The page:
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Ghent’s best kept secret: The command bunker in the Citadel Park

In our continuing series of articles about lesser-known, but nonetheless interesting buildings and sites in our region, this week we visit the command bunker that is hidden in Ghent’s Citadel Park. As ever our photographer Alexander Dumarey has provided us with some excellent photographs for our article.  

The command bunker in the Citadel Park in Ghent is probably the East Flemish city’s best kept secret. Only a couple of chimney pots and ventilation shafts would lead those not in the know to suspect that there is a bunker hidden in the ground beneath them. The entrance to the bunker is via an fairly inconspicuous chalet that belongs to the City Parks Department, the likes of which can be seen in dozens of other parks all over the country.

As the name of the park suggests a citadel was once situated there. It was demolished in the early 19th century by the authorities in what was then the United Kingdom of the Netherlands. The Dutch built a fort on the site.

When the southern provinces of the United Kingdom of the Netherlands broke away to form what is now Belgium in 1830 the fort became superfluous to requirements. Although it was used for a time as an army barracks.

By 1913 all that remained of the fort was the gate building and a few casemates. It was decided that what remained of the fort should be demolished.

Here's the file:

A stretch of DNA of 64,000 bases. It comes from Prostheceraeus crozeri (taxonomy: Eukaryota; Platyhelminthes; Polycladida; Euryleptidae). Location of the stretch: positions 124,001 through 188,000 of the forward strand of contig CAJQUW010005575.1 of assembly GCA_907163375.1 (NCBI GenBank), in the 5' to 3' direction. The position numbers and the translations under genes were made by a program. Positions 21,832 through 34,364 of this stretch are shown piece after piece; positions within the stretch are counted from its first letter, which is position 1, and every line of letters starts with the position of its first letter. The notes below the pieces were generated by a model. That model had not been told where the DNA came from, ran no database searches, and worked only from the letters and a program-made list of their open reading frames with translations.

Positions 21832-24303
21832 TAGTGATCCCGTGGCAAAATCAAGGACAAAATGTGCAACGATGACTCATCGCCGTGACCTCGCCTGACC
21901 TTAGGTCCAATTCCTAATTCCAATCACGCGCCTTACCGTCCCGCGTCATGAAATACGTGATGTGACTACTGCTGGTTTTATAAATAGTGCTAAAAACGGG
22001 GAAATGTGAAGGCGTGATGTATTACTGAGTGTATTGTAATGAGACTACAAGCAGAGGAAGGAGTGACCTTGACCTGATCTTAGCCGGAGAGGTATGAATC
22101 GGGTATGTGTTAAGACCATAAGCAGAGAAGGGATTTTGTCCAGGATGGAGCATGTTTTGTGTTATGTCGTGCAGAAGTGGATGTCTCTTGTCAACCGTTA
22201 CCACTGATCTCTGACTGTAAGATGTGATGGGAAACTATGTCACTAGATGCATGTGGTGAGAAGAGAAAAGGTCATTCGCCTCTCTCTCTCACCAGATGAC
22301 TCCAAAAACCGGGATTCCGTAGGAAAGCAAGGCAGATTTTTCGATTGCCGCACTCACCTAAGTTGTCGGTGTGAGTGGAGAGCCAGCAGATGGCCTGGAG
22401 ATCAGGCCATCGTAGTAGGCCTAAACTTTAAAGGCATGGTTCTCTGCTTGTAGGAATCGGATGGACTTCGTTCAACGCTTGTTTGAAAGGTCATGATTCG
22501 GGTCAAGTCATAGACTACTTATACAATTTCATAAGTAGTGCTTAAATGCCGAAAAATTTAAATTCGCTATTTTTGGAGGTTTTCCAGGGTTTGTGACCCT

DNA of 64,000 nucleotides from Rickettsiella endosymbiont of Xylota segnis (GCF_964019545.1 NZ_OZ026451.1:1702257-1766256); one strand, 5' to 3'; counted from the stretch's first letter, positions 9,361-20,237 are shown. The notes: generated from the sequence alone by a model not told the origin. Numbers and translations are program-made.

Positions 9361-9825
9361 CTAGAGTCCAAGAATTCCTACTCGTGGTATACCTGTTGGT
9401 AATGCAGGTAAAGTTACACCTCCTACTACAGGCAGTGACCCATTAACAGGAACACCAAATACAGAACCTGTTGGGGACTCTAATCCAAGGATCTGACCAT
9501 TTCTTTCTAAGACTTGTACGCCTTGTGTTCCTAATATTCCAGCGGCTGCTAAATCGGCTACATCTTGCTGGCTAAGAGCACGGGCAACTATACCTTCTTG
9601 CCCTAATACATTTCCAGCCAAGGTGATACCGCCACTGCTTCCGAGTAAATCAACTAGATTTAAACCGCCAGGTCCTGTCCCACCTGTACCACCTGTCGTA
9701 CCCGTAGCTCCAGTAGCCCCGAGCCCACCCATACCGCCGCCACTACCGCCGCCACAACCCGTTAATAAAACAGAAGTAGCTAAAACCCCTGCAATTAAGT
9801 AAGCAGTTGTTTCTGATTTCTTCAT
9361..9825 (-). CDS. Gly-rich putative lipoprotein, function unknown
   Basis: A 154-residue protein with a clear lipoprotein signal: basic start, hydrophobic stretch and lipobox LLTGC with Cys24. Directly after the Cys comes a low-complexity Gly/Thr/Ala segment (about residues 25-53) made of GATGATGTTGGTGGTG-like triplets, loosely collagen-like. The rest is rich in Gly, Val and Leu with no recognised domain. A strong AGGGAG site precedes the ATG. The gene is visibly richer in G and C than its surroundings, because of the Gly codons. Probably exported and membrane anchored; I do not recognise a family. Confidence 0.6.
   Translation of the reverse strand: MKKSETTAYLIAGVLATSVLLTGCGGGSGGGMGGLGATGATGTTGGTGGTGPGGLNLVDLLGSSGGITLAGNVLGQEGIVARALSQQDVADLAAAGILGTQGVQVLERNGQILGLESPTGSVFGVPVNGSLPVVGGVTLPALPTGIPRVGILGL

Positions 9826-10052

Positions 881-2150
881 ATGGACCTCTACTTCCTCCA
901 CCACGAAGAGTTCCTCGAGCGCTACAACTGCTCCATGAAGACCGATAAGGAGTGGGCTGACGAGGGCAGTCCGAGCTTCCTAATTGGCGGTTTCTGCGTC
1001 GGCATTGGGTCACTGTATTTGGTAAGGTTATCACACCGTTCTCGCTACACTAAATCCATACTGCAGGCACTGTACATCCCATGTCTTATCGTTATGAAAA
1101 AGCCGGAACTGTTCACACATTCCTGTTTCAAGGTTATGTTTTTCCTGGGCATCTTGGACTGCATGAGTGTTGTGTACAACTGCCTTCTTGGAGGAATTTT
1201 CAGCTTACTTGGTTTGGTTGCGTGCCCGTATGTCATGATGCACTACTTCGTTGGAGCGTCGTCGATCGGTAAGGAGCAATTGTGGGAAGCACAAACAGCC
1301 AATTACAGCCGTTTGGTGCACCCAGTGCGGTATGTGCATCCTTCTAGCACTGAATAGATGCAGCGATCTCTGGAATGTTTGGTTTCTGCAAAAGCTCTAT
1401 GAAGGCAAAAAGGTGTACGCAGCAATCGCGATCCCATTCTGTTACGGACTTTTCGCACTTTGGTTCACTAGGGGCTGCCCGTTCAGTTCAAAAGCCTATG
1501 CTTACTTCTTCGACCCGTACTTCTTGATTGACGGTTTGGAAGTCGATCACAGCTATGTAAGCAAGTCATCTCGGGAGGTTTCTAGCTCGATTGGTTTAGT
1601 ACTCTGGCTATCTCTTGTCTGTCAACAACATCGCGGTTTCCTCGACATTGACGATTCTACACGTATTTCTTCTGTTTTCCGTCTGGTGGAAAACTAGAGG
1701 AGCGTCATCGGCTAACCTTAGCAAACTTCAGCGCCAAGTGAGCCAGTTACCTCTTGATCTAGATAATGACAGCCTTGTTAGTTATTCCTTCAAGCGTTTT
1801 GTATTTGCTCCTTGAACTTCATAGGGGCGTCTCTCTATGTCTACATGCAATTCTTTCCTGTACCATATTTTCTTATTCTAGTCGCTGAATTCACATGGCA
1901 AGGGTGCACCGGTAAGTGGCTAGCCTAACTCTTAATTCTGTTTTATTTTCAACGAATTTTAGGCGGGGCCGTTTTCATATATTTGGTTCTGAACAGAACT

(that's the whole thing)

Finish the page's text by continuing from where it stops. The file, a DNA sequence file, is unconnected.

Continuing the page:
In 1938, With the prospect of war in Europe looming again all Belgium’s then 9 provincial capitals were told by the government to construct underground command posts. The East Flemish capital Ghent opted to use the former citadel site for its bunker. One of the old casemates was incorporated in the new bunker building. Construction work started in 1939 and the bunker was ready a year later just prior to the German invasion. In May 1940 the advancing German force were able to take the bunker with relative ease.

The first thing the Germans did was to install sanitation in the bunker, something the Belgians had forgotten to do.

At the end of the occupation in 1944, the retreating German forces set fire to the bunker before they left. It wasn’t until 3 years later that the command post was renovated for use by the Civil Defence Agency. The bunker was also expanded to link it with another of the former citadel’s underground casemates.

At the end of the cold war this and other bunkers became redundant. The Civil Defence Agency left the bunker in 1993, handing it over to the City of Ghent. Little or nothing happened in the bunker for several years until it was used by the nearby SMAK art museum for an exhibition. The last time the bunker was open to the public was in 2011 when it featured in the annual Heritage Day.

The City Parks Department uses the chalet that conceal the entrance to the bunker. However, the bunker itself remains unused.